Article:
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The Ruby Slippers: A Journey to the Land of Oz

In September, 1986, Rhys Thomas was on MGM's Culver City lot (now Lorimar Studios) producing a segment for the "Hollywood Closeup" TV magazine series. His subject was the dismantling of an old script vault in the wake of Ted Turner's takeover of MGM. He happened across an original working draft of "The Wizard of Oz," written 50 years ago this year. As he turned the pages, he began to wonder whatever happened to the ruby slippers worn by Judy Garland in her curious journey through the Land of Oz. In the ensuing months Thomas talked to more people in an attempt to unravel the twisted history of the legendary shoes. As it turned out, he discovered that there were several pairs of shoes. Calendar learned of Thomas' pursuit of the slippers and commissioned him to write his story, never expecting that his search would become a personal obsession. This is the first of two articles. Next Sunday: The fake shoes and a Ruby Slipper feud. Plus Fred Astaire's shoes, Ginger Rogers' dresses , the haul from Burbank Studios.

March 13, 1988|RHYS THOMAS

Bent worst were her feet. For most of her long, 10- to 16-hour production days, she spent time walking, standing and dancing around on a plywood "road" painted to look like yellow brick, wearing shoes that carried the odious burden of the movie's central theme. They had to photograph perfectly in every scene.

In 1977, Aljean Harmetz, today the Hollywood correspondent for the New York Times, published her book on "The Making of the Wizard of Oz." Considered the definitive study of MGM's Production No. 1060, it is constantly quoted, with and without attribution, in articles written about the ruby slippers. It contains the only bound account of the making and eventual selling of the shoes.

Harmetz wrote that "Judy Garland's ruby slippers were found, wrapped in a Turkish towel in a bin in the basement of MGM's Wardrobe Department sometime during February or March of 1970."

Dick Carroll, a Beverly Hills clothier who supervised the auctioning of the MGM "star" wardrobe, described the find as "very undramatic." He told Harmetz, "A guy came up to me and said here are some shoes Judy Garland wore in 'The Wizard of Oz.' "

It was very undramatic, unless you were Kent Warner. He was the Hollywood costumer who found the shoes and became the central figure in their ensuing mystery.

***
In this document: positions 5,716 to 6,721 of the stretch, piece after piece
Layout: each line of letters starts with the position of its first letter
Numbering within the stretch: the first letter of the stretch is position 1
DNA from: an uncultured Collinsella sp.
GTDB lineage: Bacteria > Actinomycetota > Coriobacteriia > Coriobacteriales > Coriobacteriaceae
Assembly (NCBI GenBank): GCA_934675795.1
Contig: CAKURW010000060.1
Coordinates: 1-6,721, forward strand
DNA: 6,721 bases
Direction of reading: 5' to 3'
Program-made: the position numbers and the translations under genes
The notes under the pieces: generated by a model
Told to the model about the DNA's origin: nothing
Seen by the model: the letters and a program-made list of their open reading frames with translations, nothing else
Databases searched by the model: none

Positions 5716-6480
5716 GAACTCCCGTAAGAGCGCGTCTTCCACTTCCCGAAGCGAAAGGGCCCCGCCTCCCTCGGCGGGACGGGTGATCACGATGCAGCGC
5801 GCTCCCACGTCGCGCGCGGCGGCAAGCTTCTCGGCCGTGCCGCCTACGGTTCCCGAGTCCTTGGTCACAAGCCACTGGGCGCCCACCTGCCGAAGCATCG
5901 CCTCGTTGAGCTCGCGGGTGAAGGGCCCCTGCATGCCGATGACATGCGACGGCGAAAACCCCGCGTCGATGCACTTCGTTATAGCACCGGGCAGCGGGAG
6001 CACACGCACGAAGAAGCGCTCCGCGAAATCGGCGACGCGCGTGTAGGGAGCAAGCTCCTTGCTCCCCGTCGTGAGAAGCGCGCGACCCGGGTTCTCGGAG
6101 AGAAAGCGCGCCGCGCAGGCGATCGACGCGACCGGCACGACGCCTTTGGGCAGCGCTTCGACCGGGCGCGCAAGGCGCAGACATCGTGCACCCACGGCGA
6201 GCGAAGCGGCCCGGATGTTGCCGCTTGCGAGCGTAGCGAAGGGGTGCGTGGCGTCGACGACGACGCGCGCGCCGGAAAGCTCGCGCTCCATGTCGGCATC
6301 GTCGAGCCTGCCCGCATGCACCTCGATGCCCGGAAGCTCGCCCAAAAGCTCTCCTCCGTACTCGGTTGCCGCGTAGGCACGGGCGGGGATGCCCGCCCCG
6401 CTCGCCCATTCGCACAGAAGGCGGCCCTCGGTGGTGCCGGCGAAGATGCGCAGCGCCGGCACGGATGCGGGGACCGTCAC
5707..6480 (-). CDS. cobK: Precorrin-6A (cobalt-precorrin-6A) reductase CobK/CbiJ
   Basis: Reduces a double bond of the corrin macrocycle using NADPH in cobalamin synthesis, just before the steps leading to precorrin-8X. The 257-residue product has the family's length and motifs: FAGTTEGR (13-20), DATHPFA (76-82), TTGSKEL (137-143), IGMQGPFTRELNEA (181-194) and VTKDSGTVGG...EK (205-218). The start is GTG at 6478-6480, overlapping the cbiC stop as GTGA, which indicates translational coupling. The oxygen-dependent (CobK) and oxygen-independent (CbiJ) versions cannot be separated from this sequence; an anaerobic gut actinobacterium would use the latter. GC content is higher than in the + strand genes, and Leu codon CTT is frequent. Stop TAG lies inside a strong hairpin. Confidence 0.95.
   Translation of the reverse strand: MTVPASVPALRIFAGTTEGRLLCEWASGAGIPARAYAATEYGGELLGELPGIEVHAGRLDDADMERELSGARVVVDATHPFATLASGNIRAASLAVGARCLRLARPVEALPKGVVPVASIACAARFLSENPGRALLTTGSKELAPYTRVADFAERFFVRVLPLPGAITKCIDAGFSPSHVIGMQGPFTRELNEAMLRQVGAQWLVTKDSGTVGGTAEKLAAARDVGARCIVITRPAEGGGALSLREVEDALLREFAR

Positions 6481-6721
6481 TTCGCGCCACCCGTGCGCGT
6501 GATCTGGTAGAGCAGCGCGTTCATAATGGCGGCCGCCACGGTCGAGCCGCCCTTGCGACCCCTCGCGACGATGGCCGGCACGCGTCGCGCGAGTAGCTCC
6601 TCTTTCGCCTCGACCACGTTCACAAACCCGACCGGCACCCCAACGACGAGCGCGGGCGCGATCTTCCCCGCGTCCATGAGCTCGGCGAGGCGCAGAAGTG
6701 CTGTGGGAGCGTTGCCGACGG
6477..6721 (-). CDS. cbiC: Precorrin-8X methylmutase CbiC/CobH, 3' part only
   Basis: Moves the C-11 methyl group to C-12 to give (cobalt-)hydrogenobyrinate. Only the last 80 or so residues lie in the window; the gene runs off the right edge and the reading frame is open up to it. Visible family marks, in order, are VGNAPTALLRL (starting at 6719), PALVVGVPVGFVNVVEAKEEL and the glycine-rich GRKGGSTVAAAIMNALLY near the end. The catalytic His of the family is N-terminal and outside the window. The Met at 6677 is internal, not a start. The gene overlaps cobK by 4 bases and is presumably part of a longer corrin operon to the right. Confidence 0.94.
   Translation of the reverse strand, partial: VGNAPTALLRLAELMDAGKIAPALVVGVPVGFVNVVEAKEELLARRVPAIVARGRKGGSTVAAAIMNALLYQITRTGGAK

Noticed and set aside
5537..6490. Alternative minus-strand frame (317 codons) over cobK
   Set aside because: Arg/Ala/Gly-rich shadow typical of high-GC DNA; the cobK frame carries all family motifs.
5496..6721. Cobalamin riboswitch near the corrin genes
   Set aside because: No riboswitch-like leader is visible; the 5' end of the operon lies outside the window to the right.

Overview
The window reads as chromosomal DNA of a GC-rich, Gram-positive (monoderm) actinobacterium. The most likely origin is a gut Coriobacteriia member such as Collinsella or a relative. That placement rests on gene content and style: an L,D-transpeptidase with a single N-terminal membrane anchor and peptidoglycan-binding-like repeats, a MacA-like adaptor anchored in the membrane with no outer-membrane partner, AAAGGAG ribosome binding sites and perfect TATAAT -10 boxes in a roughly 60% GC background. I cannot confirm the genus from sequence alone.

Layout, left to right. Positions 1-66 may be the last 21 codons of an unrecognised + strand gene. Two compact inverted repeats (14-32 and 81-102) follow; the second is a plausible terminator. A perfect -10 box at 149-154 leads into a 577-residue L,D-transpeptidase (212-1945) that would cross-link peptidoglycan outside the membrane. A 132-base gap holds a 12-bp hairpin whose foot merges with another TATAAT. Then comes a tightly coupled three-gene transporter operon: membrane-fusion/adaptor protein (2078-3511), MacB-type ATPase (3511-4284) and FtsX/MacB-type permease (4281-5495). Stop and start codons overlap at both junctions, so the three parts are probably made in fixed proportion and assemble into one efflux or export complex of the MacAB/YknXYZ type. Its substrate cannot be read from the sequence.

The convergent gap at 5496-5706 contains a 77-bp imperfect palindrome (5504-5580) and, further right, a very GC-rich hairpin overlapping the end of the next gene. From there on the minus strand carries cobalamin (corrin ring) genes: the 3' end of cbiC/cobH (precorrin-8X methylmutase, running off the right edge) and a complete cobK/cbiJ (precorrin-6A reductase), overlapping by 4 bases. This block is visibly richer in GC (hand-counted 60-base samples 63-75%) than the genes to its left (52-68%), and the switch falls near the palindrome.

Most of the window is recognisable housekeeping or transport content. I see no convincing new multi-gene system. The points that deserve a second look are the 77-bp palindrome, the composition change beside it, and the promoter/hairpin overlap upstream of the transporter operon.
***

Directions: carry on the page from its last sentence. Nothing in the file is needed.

Carroll knew Kent Warner very well: "We called him Kentala. He was a very talented young man--maybe too talented for his own good."

Night of the Auction

The MGM auction during May of 1970 was like an 18-day wake for Hollywood. Surprisingly, the local press gave it little coverage, but did focus on the astounding price paid for a pair of noteworthy slippers.

The auction was conceived by the late Los Angeles businessman and auctioneer David Weisz when he bought the contents of several sound stages--including prop furniture and wardrobe--from MGM for about $1.5 million. In professional parlance, Weisz specialized in liquidating capital assets.

"Everything David ever did was a gamble," Carroll remembered of Weisz, his friend and father-in-law who died in 1981. "He knew what he could do with the props. The main thrust was props. Furniture, chandeliers, paintings, that's what he bought. The wardrobe was a stepchild. He called me in Europe and asked me if I would take care of the wardrobe. Do you have any idea how many cowboy outfits there were?"

In fact, there were more than 350,000 separate pieces of clothing. "Believe me," said Carroll, "we had some amazing pieces of wardrobe, but nothing compared to the slippers. I think they were the most important thing in the auction."

So did Carroll's wife, Judy, David Weisz's daughter. She helped her husband prepare the star wardrobe for the auction, handling most of the details and working closely with Kent Warner, who was hired by Weisz to identify, catalogue and photograph costumes for the big event.

"Kent Warner," said Judy Carroll, "was the creative genius behind the way we displayed the costumes, and the slippers became the center of our costume display. They were placed in a Lucite case in the center of the auction floor and spotlighted from above with no identification whatsoever.

"Nobody needed to be told what they were. People stopped and stared in awe."

Warner's finest hour may have been on that evening of the auction. As a reward for his good work, he was allowed to carry the ruby slippers up to the podium where auctioneer Weisz took the gavel and personally presided over the bidding. Within a minute a winning bid of $15,000 was made on behalf of a mystery millionaire.

Two days later, pandemonium erupted among the auctioneers when Bauman of Tennessee came forward with her 30-year-old shoe box, containing a pair of the red ruby slippers. Size 6B, they appeared absolutely authentic. "It was said," Bauman recalled, "that the person who got the MGM auction shoes got quite angry at me and said he wished he had never seen the bloody red shoes."

Dick Carroll said there wasn't a question about any other pair of ruby slippers. "There was never a duplicate of anything," he declared. "We had one Clark Gable raincoat, one Garbo dress. We never, never, never heard of another pair of ruby slippers."

To this day, Carroll maintains adamantly that David Weisz auctioned what he believed to be the one and only, original pair of Judy Garland's famous red shoes. "If David had known about any other pairs, he would have thrown them into the sea."

Apparently, Warner gave Weisz one pair, and there was no reason to think there were any more. Then Warner kept the rest. And, as indicated by later research, probably the best.

Preserved for History --And a Copy for Him

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